THE FATALIST (1869-1870)
HAM. I shall win at the odds. But thou would'st not think how ill all's here about my heart; but it is no matter.
HOR. Nay, good my lord, --
HAM. It is but foolery; but it is such a kind of gain-giving as would perhaps trouble a woman.
HOR. If your mind dislike anything, obey it; I will forestal their repair hither, and say you are not fit.
HAM. Not a whit, we defy augury; there's a special providence in the fall of a sparrow. If it be now, 'tis not to come; if it be not to come, it will be now; if it be not now, yet it will come: the readiness is all. Since no man has aught of what he leaves, what is't to leave betimes? Let be.
Hamlet, V, ii
THE 'future without fear' that Louis dreamed of in 1869 was in one respect a mere delusion. For three years now it had become impossible to look eastwards from the Tuileries without visualizing a Prussian army on the far bank of the Rhine; and it was plain to all in Louis' confidence that the feeling inspired by the sight of it was not confidence, but fear. It had already taken shape in two policies: a demand for compensation, and a counter-alliance. It was doubly unfortunate for French prestige that the failure of both these policies should be followed so closely by putting forward a third: that of, disarmament.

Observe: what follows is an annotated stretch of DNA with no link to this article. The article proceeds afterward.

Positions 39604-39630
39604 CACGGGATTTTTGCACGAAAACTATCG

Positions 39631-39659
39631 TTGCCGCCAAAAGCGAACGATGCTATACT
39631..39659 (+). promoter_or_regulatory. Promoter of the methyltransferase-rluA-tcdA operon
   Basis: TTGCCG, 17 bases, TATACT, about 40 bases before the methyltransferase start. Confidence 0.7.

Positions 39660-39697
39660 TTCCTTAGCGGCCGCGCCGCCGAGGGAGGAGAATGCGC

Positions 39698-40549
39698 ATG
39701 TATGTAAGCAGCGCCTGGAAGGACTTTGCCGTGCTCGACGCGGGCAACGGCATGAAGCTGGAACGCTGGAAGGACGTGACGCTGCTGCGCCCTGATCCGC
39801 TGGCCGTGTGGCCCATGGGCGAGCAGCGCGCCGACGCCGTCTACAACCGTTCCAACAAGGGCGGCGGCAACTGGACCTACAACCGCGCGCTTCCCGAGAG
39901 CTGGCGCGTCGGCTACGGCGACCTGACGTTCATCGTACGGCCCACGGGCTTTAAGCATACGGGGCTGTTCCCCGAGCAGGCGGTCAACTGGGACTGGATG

Within six months of the settlement of the Luxembourg affair Prince Napoleon went on what was represented to be a private mission from Louis to the Prussian court. He returned convinced of three things: First, it would be useless to talk to the King of Prussia about disarmament: he was a soldier, immensely proud of his army, and could fairly claim that with only 200,000 men under arms he could not safely reduce his forces: still less would he consider changing the system which would enable him to put twice or thrice that number of men in the field within ten days of a declaration of war. Secondly, the consolidation of north and south Germany was going on rapidly; so that, if France wished to attack Prussia, the sooner the better. But, thirdly, such an attack would only hasten that consolidation, instead of retarding it.
' Prince Napoleon', reported Lord Lyons ( March 31st, 1868), 'is himself opposed to war. He considers that an unsuccessful war